Their small study of 65 volunteers who were initially given two doses of Pfizer / BioNTech’s vaccine found that using the J&J Janssen vaccine as a booster induces a slower antibody response. but more durable against the original strain, as well as Delta and Beta. they say.
Their research shows that the Pfizer/BioNTech booster produces a faster and stronger immune response, with a faster drop.
“Both vaccines raised antibody titers very well. At week 4, neutralizing antibody levels were similar,” said Dr. Dan Barouch of Beth Israel Deaconess Medical Center and Harvard Medical School, who led the team, told CNN.
But after four weeks, antibody levels began to decrease in those boosted with the Pfizer vaccine while continuing to rise in those given the J&J vaccine. J&J’s vaccine also increases the number of immune cells called CD8 T cells.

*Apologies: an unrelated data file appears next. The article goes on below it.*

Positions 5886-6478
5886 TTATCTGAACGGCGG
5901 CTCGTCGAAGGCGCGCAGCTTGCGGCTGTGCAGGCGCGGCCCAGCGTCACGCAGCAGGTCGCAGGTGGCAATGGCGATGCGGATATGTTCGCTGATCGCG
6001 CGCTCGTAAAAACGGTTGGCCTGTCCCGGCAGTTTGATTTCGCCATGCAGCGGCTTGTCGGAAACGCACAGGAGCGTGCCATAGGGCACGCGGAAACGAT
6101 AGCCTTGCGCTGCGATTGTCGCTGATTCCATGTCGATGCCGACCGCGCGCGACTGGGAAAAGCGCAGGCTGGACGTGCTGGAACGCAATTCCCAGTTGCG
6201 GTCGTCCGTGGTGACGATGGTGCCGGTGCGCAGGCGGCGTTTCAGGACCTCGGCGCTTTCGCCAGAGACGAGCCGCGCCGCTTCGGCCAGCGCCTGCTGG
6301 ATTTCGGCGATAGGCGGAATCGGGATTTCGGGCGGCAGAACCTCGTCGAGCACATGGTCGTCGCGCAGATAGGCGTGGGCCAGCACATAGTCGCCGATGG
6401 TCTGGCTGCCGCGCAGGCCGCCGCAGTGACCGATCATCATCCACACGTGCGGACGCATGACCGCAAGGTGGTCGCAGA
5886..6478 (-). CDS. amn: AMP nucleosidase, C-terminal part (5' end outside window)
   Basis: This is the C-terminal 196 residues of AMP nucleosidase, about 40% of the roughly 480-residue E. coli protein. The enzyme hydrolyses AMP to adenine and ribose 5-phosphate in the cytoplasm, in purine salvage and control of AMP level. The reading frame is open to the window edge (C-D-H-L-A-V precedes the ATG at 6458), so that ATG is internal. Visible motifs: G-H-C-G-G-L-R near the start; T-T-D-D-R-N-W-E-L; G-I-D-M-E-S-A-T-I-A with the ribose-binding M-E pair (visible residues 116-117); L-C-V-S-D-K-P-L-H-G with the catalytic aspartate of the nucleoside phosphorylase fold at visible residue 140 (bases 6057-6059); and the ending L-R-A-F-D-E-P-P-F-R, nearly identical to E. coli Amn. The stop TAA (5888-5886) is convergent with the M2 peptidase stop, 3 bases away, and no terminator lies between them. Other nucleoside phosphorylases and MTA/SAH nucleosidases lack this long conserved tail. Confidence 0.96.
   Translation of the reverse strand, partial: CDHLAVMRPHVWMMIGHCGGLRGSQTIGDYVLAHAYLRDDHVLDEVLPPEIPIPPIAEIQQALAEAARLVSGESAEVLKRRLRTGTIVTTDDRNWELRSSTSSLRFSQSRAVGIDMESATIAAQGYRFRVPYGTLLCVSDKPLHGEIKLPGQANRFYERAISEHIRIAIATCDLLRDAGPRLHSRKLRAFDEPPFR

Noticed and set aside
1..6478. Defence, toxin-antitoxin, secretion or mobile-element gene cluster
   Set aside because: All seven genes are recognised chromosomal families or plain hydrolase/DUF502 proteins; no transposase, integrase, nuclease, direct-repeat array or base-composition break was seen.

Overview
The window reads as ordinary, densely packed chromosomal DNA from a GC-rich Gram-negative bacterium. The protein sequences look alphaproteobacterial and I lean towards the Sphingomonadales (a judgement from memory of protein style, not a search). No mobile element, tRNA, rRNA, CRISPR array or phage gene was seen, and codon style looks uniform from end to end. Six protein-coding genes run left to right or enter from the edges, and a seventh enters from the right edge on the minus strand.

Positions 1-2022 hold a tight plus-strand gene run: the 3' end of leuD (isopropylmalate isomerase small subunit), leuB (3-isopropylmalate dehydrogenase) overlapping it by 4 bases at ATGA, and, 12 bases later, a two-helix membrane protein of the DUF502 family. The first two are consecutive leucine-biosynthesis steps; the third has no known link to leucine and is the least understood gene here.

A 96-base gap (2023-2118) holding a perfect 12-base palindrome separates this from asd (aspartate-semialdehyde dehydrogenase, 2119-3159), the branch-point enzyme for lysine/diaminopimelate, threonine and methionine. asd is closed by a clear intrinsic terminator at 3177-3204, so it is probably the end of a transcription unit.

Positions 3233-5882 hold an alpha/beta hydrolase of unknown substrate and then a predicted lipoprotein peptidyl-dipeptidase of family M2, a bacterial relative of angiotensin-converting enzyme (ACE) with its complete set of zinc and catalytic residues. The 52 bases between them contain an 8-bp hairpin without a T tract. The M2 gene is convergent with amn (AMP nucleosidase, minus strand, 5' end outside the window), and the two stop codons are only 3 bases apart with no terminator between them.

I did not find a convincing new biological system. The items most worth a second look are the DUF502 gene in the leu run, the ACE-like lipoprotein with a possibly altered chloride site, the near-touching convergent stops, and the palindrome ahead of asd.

Antibodies are a first line of immune defense that can prevent viruses from infecting cells, while T cells enter later and destroy infected cells. This T-cell protection doesn’t prevent mild infections, but can prevent them from progressing to serious illness.
While the study did not include the Omicron variant, Barouch said the findings could be important for figuring out how to combat the latest variant.
“For variants like Omicron that can partially evade antibody responses, CD8 T-cell responses may be particularly relevant for protection,” he said. “We think they are related in general but they could become particularly relevant if a variant emerges that can largely escape the antibodies.”
“Now we don’t know that for sure about Omicron, but as I’m sure you know, there’s a lot of concern or speculation that it could lead to at least some degree, possibly a remarkable degree. Well, get rid of the vaccine. make the antibodies. For a boost, you want a boost to increase both the antibody’s and the T-cell’s response.”